“Blessed are those who hunger and thirst for righteousness, for they will be filled.” (Matthew 5:6)
With each beatitude that makes up the Sermon on the Mount, Jesus continues to prove that He is concerned with the position of our hearts. This week, we will be taking a look at the fourth beatitude, which says, “Blessed are those who hunger and thirst for righteousness, for they will be filled.” Remember, Jesus is taking this opportunity to speak directly and solely to His 12 disciples and to prepare them for the time when He is no longer physically with them. Before we can fully understand the message that Jesus is trying to convey through this beatitude and how we can apply it to our own lives, we must first understand the language He uses in this statement.
Righteousness is typically defined as the quality of being morally right or justifiable. In a biblical sense, we can interpret the quality of righteousness as having the right or honorable relationships with those around us. These kinds of relationships include and are founded upon love and forgiveness, much like the relationships Jesus had throughout His life on earth. If we strive to replicate Jesus’ relationships, offering love and forgiveness, even to those who least deserve it, we will begin living righteously.
When studying the beatitudes, there are people who stress their sequence and argue that Jesus intentionally taught them in the order that they can be attained. For example, before we can mourn our sin and be comforted by the Lord (the second beatitude), we must first be poor in spirit and humble ourselves at the feet of God (the first beatitude). Regardless of whether the beatitudes must actually be attained in the same order as Jesus presents them, they do, undeniably, go hand in hand with one another. Desiring and striving for righteousness must be paired with meekness in our hearts and lives. As we learned in last week’s devotional, meekness is a form of humility that gently reminds us to not live selfishly, but to instead shape our lives around serving others. By accepting this beatitude, applying it to our lives and extending Christ’s love to others, will we also begin forming the right relationships with others and living righteously.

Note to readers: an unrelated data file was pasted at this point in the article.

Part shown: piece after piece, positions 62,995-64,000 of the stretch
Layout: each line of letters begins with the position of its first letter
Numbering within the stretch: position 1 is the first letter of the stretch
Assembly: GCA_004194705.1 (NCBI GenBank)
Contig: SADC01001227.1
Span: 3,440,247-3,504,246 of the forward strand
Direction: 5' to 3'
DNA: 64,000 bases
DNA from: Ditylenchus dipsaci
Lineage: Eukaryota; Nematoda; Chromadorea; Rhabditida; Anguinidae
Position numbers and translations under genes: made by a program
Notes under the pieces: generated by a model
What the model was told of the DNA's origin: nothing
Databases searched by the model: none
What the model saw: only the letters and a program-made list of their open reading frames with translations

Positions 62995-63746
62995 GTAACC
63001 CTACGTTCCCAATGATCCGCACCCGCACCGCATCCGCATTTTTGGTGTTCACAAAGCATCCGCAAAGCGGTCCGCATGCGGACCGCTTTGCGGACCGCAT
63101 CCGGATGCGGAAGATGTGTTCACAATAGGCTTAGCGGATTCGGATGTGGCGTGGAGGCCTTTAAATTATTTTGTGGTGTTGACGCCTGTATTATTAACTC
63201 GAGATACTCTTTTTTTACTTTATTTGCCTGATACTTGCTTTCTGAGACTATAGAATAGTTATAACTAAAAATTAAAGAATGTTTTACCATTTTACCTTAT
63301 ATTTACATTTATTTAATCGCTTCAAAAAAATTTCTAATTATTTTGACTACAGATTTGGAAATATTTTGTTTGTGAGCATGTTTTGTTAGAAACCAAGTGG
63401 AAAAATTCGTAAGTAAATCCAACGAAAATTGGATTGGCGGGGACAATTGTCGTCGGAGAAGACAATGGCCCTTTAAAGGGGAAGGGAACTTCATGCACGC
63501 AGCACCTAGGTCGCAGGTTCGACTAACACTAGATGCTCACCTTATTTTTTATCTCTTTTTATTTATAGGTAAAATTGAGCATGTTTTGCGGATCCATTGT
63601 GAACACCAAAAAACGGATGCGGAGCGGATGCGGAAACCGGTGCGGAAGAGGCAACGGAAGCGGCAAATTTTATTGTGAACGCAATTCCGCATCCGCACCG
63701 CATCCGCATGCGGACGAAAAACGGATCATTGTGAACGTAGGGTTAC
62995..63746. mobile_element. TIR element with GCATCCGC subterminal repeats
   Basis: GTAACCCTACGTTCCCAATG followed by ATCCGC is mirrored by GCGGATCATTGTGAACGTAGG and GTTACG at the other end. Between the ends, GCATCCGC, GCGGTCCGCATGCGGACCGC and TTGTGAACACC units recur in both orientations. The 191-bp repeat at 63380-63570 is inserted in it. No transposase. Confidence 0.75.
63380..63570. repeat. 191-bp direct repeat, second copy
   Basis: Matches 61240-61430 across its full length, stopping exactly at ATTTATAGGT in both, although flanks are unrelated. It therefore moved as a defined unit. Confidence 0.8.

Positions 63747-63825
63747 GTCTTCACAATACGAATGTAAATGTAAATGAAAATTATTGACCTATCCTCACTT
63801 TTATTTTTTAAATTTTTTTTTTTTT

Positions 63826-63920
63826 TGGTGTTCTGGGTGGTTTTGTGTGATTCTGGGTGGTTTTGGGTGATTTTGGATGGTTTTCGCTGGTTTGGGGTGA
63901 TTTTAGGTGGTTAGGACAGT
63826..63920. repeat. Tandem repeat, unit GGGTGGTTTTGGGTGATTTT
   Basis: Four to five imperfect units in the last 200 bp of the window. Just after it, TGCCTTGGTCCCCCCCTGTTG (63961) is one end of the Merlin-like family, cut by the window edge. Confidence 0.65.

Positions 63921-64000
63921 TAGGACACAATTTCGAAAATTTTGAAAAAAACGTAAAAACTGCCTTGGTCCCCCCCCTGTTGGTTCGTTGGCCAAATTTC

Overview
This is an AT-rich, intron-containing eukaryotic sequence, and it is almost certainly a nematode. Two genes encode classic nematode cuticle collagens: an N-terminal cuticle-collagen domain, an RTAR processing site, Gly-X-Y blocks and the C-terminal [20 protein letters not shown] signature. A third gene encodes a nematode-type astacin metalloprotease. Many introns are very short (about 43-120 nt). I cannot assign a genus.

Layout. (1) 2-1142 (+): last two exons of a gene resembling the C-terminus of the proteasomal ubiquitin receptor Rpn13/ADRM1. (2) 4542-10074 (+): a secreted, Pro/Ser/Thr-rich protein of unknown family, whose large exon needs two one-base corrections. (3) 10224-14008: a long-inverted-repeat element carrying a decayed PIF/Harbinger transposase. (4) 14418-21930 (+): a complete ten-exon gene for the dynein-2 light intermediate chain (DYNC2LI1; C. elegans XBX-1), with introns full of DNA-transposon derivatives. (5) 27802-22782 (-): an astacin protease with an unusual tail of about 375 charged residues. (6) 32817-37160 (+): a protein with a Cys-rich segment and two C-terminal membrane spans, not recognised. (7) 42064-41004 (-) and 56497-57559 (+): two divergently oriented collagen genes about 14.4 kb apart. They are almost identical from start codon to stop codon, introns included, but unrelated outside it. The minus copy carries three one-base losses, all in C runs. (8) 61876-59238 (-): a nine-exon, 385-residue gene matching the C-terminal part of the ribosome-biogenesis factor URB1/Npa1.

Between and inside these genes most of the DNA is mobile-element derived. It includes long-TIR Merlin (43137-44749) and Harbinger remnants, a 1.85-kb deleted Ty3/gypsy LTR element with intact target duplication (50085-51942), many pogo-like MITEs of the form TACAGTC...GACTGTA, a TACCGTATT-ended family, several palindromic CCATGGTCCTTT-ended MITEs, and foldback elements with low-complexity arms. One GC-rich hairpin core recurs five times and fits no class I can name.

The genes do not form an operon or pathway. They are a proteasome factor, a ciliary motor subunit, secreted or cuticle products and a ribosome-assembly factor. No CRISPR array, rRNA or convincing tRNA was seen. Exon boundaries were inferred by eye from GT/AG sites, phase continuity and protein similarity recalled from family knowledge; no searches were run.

Jesus promises in this beatitude that if we strive for righteousness, we will be filled and satisfied. This is the distinguishing factor between Christianity and so many other religions. Jesus wants to know us, and He wants us to draw near to Him and seek His presence. He doesn’t want us to guess at what we think He wants or to seek affirmation from those around us. No, Jesus tells us that if we truly desire a right relationship with Him, then that is exactly what we will have. Blessed are those who hunger, thirst and desire for righteousness and pure relationships with God and others, for if they do, they will receive it!
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The views and opinions expressed in this article are those of the author’s and do not necessarily reflect the official policy or position of Grand Canyon University. Any sources cited were accurate as of the publish date.